Galp Energia acquired the naming rights to the league in 2002, titling the division SuperLiga GalpEnergia. A four-year deal with the Austrian sports betting bwin was announced on 18 August 2005 amid questioning by the other gambling authorities in Portugal (the Santa Casa da Misericórdia and the Portuguese Casinos Association), who claimed to hold the exclusive rights to legal gambling games in Portuguese national territory. After holding the name Liga betandwin.com for the 2005–06 season, the name was changed to BWINLIGA in July 2006.
From the 2008–09 season to the 2009–10 season the league was named Liga Sagres due to sponsorship from Sagres beer. In 2010, they renewed the sponsorship from Sagres, but also got the sponsorship from ZON Multimédia. The league was named Liga ZON Sagres until 2013–14 after the sponsorship agreement between Sagres, ZON (now NOS) and the league ended. Since 2015, it is known as Liga NOS.
- Sponsorship names for seasons
- 2002–2005: SuperLiga GalpEnergia
- 2005–2006: Liga betandwin.com
- 2006–2008: BWINLIGA
- 2008–2010: Liga Sagres
- 2010–2014: Liga ZON Sagres
- 2014–2018: Liga NOS
From the 2014–15 season on, there are 18 clubs in the Primeira Liga, up from 16 in the previous seasons. During the course of a season, each club plays all teams twice – once at their home stadium and once at their opponent's – for a total of 34 games. At the end of each season, the two lowest placed teams are relegated to the Segunda Liga and the top two teams from Segunda Liga are promoted to the Primeira Liga.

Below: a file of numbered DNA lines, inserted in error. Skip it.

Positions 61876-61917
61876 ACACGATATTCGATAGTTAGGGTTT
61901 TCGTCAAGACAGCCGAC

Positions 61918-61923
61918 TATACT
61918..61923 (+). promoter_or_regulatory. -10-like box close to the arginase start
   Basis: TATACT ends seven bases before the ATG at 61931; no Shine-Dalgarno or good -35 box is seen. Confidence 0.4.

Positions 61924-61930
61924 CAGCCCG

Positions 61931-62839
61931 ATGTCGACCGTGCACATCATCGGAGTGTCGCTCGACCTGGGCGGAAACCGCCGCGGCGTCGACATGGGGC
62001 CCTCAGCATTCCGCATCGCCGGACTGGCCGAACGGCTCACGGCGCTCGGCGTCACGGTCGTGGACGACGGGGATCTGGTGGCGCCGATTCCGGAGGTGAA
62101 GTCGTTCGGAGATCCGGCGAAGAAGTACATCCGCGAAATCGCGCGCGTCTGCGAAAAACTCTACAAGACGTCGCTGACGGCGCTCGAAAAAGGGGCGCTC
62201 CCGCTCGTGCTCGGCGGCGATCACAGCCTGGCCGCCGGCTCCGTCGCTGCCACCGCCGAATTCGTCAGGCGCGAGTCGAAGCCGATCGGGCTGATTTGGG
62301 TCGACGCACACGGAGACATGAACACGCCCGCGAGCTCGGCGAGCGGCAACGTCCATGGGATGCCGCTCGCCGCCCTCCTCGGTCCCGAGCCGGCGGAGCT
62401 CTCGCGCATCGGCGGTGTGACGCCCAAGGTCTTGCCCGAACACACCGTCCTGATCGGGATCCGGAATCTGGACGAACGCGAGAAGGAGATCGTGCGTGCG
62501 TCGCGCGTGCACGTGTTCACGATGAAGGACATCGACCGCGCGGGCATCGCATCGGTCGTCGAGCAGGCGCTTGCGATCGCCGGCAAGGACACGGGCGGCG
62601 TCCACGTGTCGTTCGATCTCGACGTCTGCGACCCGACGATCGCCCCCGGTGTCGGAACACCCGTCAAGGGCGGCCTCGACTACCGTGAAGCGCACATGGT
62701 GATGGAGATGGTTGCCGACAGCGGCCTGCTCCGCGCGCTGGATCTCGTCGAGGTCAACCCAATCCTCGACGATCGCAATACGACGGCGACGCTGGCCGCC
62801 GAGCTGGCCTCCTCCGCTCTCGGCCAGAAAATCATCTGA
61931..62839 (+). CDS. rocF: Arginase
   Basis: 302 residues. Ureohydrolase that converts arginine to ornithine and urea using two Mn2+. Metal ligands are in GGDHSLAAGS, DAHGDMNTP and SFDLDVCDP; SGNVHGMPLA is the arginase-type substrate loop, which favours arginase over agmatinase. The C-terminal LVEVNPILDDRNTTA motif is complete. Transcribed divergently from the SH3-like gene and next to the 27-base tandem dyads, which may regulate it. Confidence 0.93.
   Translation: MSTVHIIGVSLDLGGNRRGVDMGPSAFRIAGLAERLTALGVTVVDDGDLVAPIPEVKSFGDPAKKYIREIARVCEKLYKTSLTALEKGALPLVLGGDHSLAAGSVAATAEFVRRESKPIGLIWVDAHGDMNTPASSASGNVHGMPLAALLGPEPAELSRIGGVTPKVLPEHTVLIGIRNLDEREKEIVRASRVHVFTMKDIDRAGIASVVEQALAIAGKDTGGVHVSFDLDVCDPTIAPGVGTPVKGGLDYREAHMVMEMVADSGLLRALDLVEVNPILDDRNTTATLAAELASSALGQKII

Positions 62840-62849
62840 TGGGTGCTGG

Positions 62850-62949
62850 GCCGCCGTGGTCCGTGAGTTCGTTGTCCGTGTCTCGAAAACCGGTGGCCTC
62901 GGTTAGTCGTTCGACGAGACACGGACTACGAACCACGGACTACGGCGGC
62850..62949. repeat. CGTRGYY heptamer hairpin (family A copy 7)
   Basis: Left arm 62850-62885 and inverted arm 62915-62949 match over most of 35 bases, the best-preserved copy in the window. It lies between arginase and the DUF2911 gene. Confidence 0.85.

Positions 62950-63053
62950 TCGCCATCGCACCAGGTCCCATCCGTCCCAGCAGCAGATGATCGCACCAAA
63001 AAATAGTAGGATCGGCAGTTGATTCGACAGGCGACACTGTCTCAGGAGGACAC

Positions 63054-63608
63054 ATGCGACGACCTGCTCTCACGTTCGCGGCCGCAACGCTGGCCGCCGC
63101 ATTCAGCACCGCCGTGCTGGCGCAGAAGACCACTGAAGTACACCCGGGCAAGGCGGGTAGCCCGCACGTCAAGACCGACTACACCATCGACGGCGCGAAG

Qualification for European competitions
The top teams in Primeira Liga qualify for the UEFA Champions League with the first and second placed teams directly entering the group stage and the third placed team entering the playoffs for the group stage of UEFA Champions League. Teams placed fourth and fifth play in the UEFA Europa League, along with the Taça de Portugal cup winners (unless they already qualify for the UEFA Champions League through league placing).
Current clubs in the Primeira Liga (2016–17)
Within Portugal, Sport TV broadcasts Primeira Liga matches except Benfica home matches which are broadcast by Benfica TV. Starting in 2016-17, all league matches are broadcast live by these two channels.
- Austria - Eurosport 1 and Eurosport 2
- Australia - Optus Sport
- Belgium – Belgacom (Two live games a week)
- Bosnia and Herzegovina – Sport Klub
- Brazil – Esporte Interativo
- Bulgaria – TV+
- Canada – Sport TV
- Croatia – Sport Klub
- Czech Republic – Slovak Sport
- Denmark 6'eren, Canal 9, Eurosport 1 and Eurosport DK
- Finland Eurosport 1 and Eurosport 2
- France – beIN Sports
- Germany - Eurosport 1 and Eurosport 2
- Indonesia – TransVision Arena, Lejel Sport (several games)
- Israel – Sport 5
- Lithuania – Sport1
- Netherlands – Sport1
- New Zealand - beIN Sports
- Norway - Eurosport 1 and Eurosport 2
- Poland – SportKlub+
- Republic of Ireland Eurosport 1 and Eurosport 2
- Slovakia – Slovak Sport
- Slovenia – Sport Klub
- Serbia – Sport Klub
- South Africa – SuperSport (dedicated channel)
- Spain – beIN Sports
- Sweden Eurosport 1 and Eurosport 2
- Switzerland - Eurosport 1 and Eurosport 2
- Turkey – TivibuSpor
- United Kingdom – BT Sport
- United States – GolTV (in English and Spanish, only Benfica home matches), ESPN (in English, except Benfica home matches) and Univision Deportes Network (in Spanish, except Benfica home matches)
- Latin America – ESPN Latin America (Except Brazil), DirecTV Sports (South Africa) and GOLTV
- Lusophone Africa – RTP (one game a week on RTP África), Sport TV África
- Middle East and North Africa – beIN Sports